Peter Nasmyth has lived in and travelled extensively throughout Georgia for the last 32 years. Georgia in the Mountains of Poetry is his fascinating account of this historically rich and drama loving country, based on his travels and hundreds of wide-ranging interviews. Reprinted numerous times, it remains the only comprehensive book on Georgia’s history and culture written for the general reader, now substantially revised and expanded for this new edition.
Georgia – no larger than Ireland – is the most geographical diverse country in the world for its size. It borders on the Black Sea and contains the heart of the Caucasus mountains, as well as subtropical wetlands and semi-arid regions. Stone towers attest to its 3,000-year-old history, which has witnessed the thousand-year reign of the Bagratuni monarchy, the rise and fall of the Soviet Union, a bitter civil war, the celebration of its independence in 1991 and the arrival of full democracy in 2012. Yet little is known about this remarkable nation outside its borders. Georgia in the Mountains of Poetry is the first book to provide its full inner story and remains essential reading for anyone interested in this fascinating region set on the historic far borders of Europe and Asia.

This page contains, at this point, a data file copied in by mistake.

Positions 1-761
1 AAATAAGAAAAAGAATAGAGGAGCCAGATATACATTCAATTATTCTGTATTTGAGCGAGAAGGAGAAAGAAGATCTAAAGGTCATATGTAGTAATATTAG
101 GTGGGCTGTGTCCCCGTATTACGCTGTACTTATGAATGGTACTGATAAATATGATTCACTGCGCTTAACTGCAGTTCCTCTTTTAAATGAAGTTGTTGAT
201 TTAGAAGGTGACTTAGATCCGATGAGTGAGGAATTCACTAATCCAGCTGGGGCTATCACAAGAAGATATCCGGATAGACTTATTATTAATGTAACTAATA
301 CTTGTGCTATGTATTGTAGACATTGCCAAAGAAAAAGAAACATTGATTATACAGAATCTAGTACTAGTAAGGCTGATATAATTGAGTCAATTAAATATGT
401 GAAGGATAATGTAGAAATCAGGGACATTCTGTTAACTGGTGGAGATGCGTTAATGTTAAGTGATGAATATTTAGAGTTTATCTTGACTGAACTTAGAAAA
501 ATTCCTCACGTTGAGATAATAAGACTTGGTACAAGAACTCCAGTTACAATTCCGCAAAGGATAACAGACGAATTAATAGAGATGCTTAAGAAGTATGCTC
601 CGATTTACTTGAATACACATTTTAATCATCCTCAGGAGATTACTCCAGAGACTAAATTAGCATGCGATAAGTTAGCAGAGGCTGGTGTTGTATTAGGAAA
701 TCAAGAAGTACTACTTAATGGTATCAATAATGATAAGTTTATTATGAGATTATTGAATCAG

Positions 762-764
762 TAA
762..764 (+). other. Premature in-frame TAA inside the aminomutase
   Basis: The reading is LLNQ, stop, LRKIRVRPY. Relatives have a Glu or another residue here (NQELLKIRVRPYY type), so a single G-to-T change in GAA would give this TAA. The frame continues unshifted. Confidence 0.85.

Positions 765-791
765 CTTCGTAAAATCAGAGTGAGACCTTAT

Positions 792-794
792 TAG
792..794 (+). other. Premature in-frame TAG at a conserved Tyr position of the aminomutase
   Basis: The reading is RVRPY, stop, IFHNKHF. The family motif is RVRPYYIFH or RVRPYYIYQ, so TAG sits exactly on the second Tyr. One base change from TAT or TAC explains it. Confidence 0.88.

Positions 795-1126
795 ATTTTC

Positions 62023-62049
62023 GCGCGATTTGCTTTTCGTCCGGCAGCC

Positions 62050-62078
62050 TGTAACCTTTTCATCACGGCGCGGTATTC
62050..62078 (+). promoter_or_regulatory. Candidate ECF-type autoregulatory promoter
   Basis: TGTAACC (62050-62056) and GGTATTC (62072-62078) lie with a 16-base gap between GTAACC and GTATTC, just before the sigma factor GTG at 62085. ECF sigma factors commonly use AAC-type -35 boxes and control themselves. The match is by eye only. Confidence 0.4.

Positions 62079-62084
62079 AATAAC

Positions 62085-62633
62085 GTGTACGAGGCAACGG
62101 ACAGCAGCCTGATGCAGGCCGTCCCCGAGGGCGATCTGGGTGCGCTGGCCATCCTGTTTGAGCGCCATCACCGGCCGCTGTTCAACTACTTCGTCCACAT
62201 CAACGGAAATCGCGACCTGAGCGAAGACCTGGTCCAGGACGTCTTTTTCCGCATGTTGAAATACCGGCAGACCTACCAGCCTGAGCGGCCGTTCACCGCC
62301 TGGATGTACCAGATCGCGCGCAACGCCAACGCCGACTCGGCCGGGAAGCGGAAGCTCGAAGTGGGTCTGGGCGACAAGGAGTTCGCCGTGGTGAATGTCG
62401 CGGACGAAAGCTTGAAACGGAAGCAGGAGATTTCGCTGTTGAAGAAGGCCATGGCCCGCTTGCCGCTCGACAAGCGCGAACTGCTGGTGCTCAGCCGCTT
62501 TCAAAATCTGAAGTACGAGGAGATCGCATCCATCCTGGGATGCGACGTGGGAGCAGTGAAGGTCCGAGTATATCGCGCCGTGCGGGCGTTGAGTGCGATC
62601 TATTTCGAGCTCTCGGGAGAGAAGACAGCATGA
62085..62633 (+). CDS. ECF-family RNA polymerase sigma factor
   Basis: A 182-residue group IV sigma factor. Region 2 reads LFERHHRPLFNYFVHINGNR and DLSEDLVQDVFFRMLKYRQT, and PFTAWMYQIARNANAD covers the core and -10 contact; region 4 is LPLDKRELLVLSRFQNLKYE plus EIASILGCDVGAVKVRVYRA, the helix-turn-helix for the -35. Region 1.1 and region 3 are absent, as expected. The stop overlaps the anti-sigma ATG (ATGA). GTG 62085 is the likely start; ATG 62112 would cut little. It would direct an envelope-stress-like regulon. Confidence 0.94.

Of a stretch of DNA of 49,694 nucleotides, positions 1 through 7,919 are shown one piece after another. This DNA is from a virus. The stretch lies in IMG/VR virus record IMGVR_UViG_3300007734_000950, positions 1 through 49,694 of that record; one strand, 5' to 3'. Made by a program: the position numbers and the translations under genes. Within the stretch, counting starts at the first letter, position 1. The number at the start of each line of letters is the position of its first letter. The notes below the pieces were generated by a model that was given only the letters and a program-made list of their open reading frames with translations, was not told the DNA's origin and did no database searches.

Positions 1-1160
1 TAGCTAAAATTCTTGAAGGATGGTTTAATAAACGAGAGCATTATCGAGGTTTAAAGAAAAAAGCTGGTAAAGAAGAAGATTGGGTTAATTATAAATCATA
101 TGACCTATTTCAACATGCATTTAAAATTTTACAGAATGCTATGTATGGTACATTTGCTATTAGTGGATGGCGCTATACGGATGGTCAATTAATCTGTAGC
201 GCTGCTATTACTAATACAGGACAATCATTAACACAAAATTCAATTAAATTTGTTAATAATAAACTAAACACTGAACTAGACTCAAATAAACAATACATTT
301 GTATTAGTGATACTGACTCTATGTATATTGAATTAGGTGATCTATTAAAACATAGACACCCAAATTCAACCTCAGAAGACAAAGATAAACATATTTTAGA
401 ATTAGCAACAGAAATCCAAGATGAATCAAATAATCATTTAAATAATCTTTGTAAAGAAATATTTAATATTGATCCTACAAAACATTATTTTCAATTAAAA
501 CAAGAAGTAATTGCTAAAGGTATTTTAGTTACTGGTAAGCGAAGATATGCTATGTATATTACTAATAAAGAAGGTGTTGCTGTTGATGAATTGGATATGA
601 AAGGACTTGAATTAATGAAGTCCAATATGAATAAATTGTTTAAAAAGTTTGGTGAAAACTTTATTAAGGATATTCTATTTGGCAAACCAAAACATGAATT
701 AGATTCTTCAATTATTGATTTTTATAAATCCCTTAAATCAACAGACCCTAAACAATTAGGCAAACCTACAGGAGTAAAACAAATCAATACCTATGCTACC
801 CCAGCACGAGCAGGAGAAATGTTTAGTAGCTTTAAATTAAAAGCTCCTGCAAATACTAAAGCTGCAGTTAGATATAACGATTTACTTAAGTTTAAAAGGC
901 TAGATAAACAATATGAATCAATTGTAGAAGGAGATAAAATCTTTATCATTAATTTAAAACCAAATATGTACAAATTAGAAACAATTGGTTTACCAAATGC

Julie Barlow and Jean-Benoit Nadeau spent a decade traveling back and forth to Paris as well as living there. Yet one important lesson never seemed to sink in: how to communicate comfortably with the French, even when you speak their language. In The Bonjour Effect Julie and Jean-Benoit chronicle the lessons they learned after they returned to France to live, for a year, with their twin daughters. They offer up all the lessons they learned and explain, in a book as fizzy as a bottle of the finest French champagne, the most important aspect of all: the French don’t communicate, they converse.To understand and speak French well, one must understand that French conversation runs on a set of rules that go to the heart of French culture. Why do the French like talking about "the decline of France"? Why does broaching a subject like money end all discussion? Why do the French become so aroused debating the merits and qualities of their own language? Through encounters with school principals, city hall civil servants, old friends and business acquaintances, Julie and Jean-Benoit explain why, culturally and historically, conversation with the French is not about communicating or being nice. It’s about being interesting. After reading The Bonjour Effect, even readers with a modicum of French language ability will be able to hold their own the next time they step into a bistro on the Left Bank.